Something that I had always never quite gotten a good grasp on was how King David was considered to be a Man after God’s own heart.

How foolish! Samuel exclaimed. You have not kept the command the Lord your God gave you. Had you kept it, the Lord would have established your kingdom over Israel forever. But now your kingdom must end, for the Lord has sought out a man after his own heart. The Lord has already appointed him to be the leader of his people, because you have not kept the Lord’s command. — 1 Samuel 13:13-14

I always focused on his Sin with Bathsheba. How David lusted after another man’s wife. He then slept with her and then had her husband killed to cover up his sin, because Bathsheba’s was now pregnant and her husband was off at war. I always thought about this event and thought “How can David be a man after God’s own heart?” But as I read 1 Samuel and 2 Samuel over this weekend I saw a characteristic in David that I have been seeing in God as I have been reading the Old Testament. God forgives. God is merciful on those who do not deserve it. Much of David’s life mirrors this characteristic of God. David is merciful to those who harm him, kill him and even betray him. Saul, Israel’s first King keeps trying to kill David, yet David does not ever attack or say anything disrespectful to Saul. Because Saul is the King of God’s people. So who is David to attack the one God has appointed as ruler of His people? David was merciful to Saul over and over again. David even had one of Saul’s crippled son’s eat at his table during his entire reign as King.

At one point a man throws stones at David and calls him names while he is King.


As King David came to Bahurim, a man came out of the village cursing them. It was Shimei son of Gera, from the same clan as Saul’s family. 6 He threw stones at the king and the king’s officers and all the mighty warriors who surrounded him. Get out of here, you murderer, you scoundrel! he shouted at David. The Lord is paying you back for all the bloodshed in Saul’s clan. You stole his throne, and now the Lord has given it to your son Absalom. At last you will taste some of your own medicine, for you are a murderer!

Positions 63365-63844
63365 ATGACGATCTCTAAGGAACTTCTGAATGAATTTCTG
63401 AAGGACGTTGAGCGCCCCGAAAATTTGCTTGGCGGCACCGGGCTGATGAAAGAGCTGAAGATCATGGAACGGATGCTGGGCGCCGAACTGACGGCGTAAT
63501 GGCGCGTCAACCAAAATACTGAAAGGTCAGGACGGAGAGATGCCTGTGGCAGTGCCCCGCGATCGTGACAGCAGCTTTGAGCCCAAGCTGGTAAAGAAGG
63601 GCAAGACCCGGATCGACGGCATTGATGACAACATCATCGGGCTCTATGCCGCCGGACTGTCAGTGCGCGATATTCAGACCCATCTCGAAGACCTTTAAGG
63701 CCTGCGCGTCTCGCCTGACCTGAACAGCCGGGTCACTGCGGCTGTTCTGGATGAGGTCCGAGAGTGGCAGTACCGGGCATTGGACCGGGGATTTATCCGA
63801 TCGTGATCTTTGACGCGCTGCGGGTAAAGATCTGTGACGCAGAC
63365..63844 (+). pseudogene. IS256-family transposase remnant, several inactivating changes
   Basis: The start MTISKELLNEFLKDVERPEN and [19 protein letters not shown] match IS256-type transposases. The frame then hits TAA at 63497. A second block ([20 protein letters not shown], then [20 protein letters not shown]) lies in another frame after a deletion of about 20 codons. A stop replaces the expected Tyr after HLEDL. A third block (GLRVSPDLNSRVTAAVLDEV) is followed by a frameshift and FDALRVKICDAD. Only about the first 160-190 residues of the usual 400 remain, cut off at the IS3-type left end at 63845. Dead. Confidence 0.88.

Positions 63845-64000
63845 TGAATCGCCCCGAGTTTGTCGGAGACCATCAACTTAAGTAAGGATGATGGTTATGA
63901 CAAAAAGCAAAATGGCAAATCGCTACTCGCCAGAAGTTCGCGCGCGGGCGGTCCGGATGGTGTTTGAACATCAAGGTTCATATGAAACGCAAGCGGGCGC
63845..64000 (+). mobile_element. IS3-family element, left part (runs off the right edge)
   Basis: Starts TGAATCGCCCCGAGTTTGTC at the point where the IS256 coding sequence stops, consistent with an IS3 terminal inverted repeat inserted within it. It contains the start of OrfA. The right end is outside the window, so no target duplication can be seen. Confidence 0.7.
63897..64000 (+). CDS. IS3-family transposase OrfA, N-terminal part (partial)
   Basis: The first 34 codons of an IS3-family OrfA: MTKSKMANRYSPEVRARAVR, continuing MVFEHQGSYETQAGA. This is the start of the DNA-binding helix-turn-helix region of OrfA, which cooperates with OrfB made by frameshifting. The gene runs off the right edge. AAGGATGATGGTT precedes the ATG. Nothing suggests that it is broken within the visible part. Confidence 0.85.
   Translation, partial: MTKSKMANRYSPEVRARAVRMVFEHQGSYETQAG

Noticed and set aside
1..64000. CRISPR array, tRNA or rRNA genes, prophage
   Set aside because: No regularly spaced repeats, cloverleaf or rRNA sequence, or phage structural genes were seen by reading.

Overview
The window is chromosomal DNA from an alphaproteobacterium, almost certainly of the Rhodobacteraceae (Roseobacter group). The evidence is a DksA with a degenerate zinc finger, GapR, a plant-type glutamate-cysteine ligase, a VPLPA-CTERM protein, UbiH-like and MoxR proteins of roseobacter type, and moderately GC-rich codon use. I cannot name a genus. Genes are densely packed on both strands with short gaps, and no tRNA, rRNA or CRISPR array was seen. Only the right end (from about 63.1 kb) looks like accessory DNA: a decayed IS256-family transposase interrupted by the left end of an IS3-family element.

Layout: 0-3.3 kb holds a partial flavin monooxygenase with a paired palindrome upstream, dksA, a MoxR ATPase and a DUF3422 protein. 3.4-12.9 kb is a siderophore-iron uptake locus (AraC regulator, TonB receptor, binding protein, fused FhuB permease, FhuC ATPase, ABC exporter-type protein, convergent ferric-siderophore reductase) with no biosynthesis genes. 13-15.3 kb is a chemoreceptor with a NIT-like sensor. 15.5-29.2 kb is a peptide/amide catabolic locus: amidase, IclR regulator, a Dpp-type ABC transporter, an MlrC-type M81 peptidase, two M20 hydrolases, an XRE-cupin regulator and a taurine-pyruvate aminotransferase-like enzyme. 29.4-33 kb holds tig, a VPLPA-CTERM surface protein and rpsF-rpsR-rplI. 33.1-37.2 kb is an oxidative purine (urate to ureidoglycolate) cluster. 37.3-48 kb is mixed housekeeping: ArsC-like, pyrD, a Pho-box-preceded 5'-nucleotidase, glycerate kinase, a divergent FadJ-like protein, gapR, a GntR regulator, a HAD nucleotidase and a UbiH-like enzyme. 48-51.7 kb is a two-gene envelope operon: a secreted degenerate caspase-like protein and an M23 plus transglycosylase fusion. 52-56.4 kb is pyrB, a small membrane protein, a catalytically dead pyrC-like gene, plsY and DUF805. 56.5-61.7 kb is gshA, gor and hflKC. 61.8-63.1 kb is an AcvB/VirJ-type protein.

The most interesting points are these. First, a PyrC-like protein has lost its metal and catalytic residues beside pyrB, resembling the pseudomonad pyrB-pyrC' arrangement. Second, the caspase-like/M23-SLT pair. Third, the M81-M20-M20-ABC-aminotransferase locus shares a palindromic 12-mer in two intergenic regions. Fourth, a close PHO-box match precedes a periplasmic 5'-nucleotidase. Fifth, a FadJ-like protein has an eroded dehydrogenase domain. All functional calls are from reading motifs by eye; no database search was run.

Why should this dead dog curse my lord the king? Abishai son of Zeruiah demanded. Let me go over and cut off his head!

No! the king said. Who asked your opinion, you sons of Zeruiah! If the Lord has told him to curse me, who are you to stop him?

Then David said to Abishai and to all his servants, My own son is trying to kill me. Doesn’t this relative of Saul have even more reason to do so? Leave him alone and let him curse, for the Lord has told him to do it. And perhaps the Lord will see that I am being wronged and will bless me because of these curses today. So David and his men continued down the road, and Shimei kept pace with them on a nearby hillside, cursing as he went and throwing stones at David and tossing dust into the air.

The king and all who were with him grew weary along the way, so they rested when they reached the Jordan River. — 2 Samuel 16:5-14

David’s guards move to kill the man but David says to his guards to let the man live and he lets the man continue to taunt him and throw stones. Why? Because David did not want to possibly kill one of God’s messengers if this man were doing this because God was leading him to throw stones and insults. Most Kings would not have responded as David did. This would have not been tolerated. But David was different, he was merciful.

So why is David a man after God’s own heart? Because he is merciful, patient, understanding. Since Israel didn’t want to follow God, God found Israel a King that would lead very much as God led, with mercy.